The federal government has broad power to regulate legal and illegal drugs under the Controlled Substances Act. When must that power be curbed?
The Supreme Court has considered that question twice in the past year. Seven months ago, in Gonzales v. Raich, the Court ruled it constitutional for the federal government to prosecute cancer patients for using marijuana, even in a manner consistent with California’s medical marijuana law, under the authority granted to Congress by the Constitution “to regulate Commerce…among the several States.”
Justice Clarence Thomas noted in his Raich dissent that the respondents “use marijuana that has never been bought or sold, that has never crossed state lines, and that has had no demonstrable effect on the national market for marijuana.” By counting this as interstate commerce, the Court declined to put any limit on the reach of the CSA.
But that was then. Yesterday the Court handed down its decision in Gonzales v. Oregon, which pitted CSA regulations against Oregon’s physician-assisted suicide law, which allows doctors to prescribe lethal doses of medication. The Court sided with Oregon, and five of the six justices in the majority in Oregon — Stephen Breyer, Ruth Bader Ginsburg, David Souter, John Paul Stevens, and Anthony Kennedy — were also in the Raich majority.
This was a case of statutory rather than constitutional interpretation. But in rejecting the Justice Department’s claim that suicide is not a “legitimate medical purpose,” as required by federal regulation, the Court relied on the same federalist principles they rejected in Raich. Beyond prohibiting doctors from being drug dealers, Kennedy argued for the Oregon majority,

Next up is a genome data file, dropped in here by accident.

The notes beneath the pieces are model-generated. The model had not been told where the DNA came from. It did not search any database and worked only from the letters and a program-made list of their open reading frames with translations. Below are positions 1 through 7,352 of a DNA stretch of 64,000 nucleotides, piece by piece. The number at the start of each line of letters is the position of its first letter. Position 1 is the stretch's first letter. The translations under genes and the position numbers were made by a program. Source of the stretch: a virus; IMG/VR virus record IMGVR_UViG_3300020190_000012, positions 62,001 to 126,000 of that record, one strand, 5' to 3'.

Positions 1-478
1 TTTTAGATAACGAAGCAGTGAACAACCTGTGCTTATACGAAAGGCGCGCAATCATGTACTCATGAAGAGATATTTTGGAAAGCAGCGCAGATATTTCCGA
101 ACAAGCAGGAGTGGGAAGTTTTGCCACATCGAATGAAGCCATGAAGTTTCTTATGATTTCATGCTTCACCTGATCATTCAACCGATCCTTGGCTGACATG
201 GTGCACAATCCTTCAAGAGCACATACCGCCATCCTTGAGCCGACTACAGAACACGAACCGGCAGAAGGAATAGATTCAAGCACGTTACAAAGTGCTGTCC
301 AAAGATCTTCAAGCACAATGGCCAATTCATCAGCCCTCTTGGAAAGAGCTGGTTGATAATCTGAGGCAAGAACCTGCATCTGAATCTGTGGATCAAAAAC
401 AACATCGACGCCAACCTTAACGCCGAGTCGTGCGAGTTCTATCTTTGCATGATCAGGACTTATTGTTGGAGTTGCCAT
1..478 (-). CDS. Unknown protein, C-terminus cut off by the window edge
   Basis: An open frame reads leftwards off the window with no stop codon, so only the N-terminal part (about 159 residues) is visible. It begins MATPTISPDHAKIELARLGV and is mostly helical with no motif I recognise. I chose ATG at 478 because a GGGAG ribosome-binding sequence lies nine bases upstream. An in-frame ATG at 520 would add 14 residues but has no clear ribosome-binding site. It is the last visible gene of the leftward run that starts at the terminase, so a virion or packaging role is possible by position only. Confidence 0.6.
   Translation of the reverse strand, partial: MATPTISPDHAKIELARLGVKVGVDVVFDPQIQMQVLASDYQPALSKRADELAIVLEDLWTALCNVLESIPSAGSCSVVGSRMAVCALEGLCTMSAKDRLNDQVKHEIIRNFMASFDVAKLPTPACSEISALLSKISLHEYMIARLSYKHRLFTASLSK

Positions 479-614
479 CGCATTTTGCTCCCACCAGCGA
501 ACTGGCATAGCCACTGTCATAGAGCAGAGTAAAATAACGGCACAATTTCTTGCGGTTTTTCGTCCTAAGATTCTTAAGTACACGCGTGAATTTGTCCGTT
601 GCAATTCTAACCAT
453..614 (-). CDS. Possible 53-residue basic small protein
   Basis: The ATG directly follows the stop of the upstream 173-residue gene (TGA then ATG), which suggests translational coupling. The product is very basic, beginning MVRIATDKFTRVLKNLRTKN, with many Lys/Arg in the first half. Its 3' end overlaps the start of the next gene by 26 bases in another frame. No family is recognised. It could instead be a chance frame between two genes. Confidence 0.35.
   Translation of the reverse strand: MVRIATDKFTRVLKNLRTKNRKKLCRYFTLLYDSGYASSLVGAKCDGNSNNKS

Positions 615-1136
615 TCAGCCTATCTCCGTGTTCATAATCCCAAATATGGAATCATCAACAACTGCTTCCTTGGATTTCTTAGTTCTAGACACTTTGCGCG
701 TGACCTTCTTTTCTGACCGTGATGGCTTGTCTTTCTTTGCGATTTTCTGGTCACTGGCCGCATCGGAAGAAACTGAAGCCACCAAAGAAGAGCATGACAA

The [CSA] manifests no intent to regulate the practice of medicine generally. The silence is understandable given the structure and limitations of federalism, which allow the States “great latitude under their police powers to legislate as to the protection of the lives, limbs, health, comfort, and quiet of all persons.”
But it was the “structure and limitations of federalism” that the Court ignored in Raich. The majority opinion in Raich, written by Stevens, stated flatly that “the CSA is a comprehensive regulatory regime specifically designed to regulate which controlled substances can be utilized for medicinal purposes, and in what manner,” and argued that this was just fine. As Thomas wrote in his Oregon dissent,
While the scope of the CSA and the Attorney General’s power thereunder are sweeping, and perhaps troubling, such expansive federal legislation and broad grants of authority to administrative agencies are merely the inevitable and inexorable consequence of this Court’s Commerce Clause and separation-of-powers jurisprudence.
Thomas added that the “Court’s reliance upon the constitutional principles that it rejected in Raich — albeit under the guise of statutory interpretation — is perplexing to say the least.” Is it so perplexing, though? There seems to be a simple principle at work: When must CSA power be curbed? When Kennedy and his liberal colleagues feel like it.
A simple principle — just not a good one.
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